Morgan Pearson Takes Win, Luke Willian Secures Olympic Spot in Thrilling WTCS Yokohama

Morgan Pearson (USA) wins his first WTCS title, while Luke Willian (AUS) secures Olympic spot with third-place finish.

Morgan Pearson Takes Win, Luke Willian Secures Olympic Spot in Thrilling WTCS Yokohama

American Morgan Pearson claimed his first World Triathlon Championship Series (WTCS) victory in Yokohama with a blistering 29m11s 10km run, becoming the first American male to reach a top-tier podium since the start of the Series era. Australia's Matthew Hauser finished second, while his compatriot Luke Willian secured a crucial third place, confirming his spot at the Paris 2024 Olympics.

The thrilling final laps of the run saw Pearson and Willian break away, only for Hauser to launch a stunning late surge, overtaking Willian and nearly catching Pearson at the finish line.

Pre-Race Expectations and Conditions

Athlete Highlights

The men's race featured a highly competitive field, despite the absence of previous winners Alex Yee and Hayden Wilde. The start list included several former world champions and top-tier athletes, setting the stage for an exciting and unpredictable race.

Vincent Luis, the 2019 and 2020 world champion, was one of the favorites heading into the event. Known for his strong swimming and tactical racing skills, Luis was expected to be a major contender for the podium. Dorian Coninx, the reigning world champion, was another athlete to watch, with his consistent performances and all-around abilities making him a threat in any race.

Other notable competitors included Kristian Blummenfelt, the Olympic gold medalist and 2021 world champion who has proven his ability to perform at the highest level. Jonas Schomburg, a rising star in the sport, was also expected to be in the mix, having shown impressive form in recent races.

The presence of strong squads from countries like Australia, France and the United States added an extra layer of intrigue to the race. With athletes like Matthew Hauser, Leo Bergere, and Morgan Pearson representing their respective nations, the potential for team tactics and strategic racing was high.


In contrast to the challenging weather conditions faced in previous editions of WTCS Yokohama, the 2024 race took place under sunny skies. The favorable weather provided ideal conditions for fast racing, with athletes able to push themselves to their limits without the added challenges of rain or extreme temperatures.

The swim leg was expected to be crucial, as the flat and relatively calm waters of Yokohama Bay have historically allowed strong swimmers to establish early leads. The technical bike course, with its tight corners and narrow sections, demanded skill and concentration from the athletes, while the flat run course was primed for fast times and exciting finishes.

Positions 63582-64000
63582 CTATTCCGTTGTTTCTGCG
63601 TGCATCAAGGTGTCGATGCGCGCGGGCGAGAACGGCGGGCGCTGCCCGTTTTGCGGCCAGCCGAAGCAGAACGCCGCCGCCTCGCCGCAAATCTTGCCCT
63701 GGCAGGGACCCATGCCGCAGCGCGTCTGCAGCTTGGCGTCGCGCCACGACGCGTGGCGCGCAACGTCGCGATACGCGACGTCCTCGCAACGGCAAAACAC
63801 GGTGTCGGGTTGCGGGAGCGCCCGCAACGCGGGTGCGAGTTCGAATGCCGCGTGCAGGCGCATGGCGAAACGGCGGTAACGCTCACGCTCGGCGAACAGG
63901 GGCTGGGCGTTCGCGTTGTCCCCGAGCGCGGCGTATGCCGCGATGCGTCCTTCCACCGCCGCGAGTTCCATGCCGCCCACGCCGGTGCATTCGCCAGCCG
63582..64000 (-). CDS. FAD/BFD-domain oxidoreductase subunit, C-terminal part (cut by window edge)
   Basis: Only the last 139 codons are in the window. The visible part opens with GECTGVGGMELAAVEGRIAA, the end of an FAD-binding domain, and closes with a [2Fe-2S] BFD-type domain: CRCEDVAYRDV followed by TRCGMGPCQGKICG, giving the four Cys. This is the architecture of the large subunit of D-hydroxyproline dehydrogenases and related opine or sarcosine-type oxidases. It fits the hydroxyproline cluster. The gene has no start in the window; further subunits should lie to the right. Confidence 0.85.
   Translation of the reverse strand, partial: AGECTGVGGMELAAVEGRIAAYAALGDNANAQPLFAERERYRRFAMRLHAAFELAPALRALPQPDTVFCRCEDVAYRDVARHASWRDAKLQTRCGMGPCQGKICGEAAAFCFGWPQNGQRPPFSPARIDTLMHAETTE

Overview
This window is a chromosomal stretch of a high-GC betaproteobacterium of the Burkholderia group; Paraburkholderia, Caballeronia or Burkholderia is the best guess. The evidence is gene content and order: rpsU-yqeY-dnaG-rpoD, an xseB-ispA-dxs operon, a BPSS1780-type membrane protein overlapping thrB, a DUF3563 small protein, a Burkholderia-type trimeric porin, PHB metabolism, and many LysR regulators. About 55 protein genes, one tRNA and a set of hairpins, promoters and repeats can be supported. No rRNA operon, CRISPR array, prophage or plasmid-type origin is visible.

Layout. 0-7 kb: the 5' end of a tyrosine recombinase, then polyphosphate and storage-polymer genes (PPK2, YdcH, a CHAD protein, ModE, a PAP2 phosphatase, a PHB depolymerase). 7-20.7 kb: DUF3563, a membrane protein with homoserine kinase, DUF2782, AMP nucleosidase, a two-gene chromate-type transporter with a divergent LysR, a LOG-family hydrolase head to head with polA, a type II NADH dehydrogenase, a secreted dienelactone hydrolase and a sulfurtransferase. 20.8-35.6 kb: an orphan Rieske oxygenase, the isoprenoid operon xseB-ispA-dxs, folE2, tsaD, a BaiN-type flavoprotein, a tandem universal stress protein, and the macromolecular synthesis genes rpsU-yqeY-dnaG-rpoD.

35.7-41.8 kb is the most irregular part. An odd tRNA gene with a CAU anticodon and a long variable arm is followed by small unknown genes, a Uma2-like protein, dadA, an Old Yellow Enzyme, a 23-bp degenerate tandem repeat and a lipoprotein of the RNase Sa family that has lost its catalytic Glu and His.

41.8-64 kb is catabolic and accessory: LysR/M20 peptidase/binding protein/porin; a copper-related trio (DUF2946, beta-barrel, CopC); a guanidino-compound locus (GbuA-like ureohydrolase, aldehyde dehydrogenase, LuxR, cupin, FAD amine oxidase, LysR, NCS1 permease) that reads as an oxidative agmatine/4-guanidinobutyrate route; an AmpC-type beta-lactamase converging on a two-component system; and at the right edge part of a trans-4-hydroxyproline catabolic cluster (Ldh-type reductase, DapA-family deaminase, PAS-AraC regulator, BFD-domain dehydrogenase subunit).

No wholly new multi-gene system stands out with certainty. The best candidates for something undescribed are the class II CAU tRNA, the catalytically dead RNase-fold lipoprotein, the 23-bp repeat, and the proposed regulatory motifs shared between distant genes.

How the Race Was Won


As the gun went off, Márk Dévay of Hungary and France's Vincent Luis quickly established themselves at the front of the pack. Known for their strong swimming abilities, both athletes aimed to capitalise on their strengths and create an early gap over the rest of the field.

Dévay, who had previously led the swim in Yokohama, set a blistering pace from the start, with Luis matching him stroke for stroke. Their strategy was clear: to push the pace and string out the field, reducing the chances of a large group forming on the bike leg.

I was so close to qualifying last time (to Tokyo) and missed out on the discretionary selection and this whole journey has been about taking my opportunities and making my own destiny, so it's pretty special. It was quite stressful the whole race, got caught in the crash and dug in deep to get back on, then the legs started cramping that last lap and I just really wanted that podium. I didn’t want to just qualify, I want to compete and strive for the best, and it’s pretty special the other Aussie on the podium is my roommate. - Luke Willian

Close behind the leading duo, Dorian Coninx of France and Germany's Jonas Schomburg were locked in a battle of their own. Coninx, the reigning world champion, showcased his swimming strength, while Schomburg, a rising star in the sport, refused to let the Frenchman out of his sight. Their positioning was crucial, as they aimed to minimise the gap to the leaders and set themselves up for a strong bike leg.

As the swim progressed, several other athletes emerged as strong performers, jostling for position in the lead pack. Australia's Matthew Hauser, known for his consistent and well-rounded abilities, navigated the waters of Yokohama Bay with skill and precision. Hauser's swim set him up for a strong overall performance, allowing him to conserve energy for the demanding bike and run legs ahead.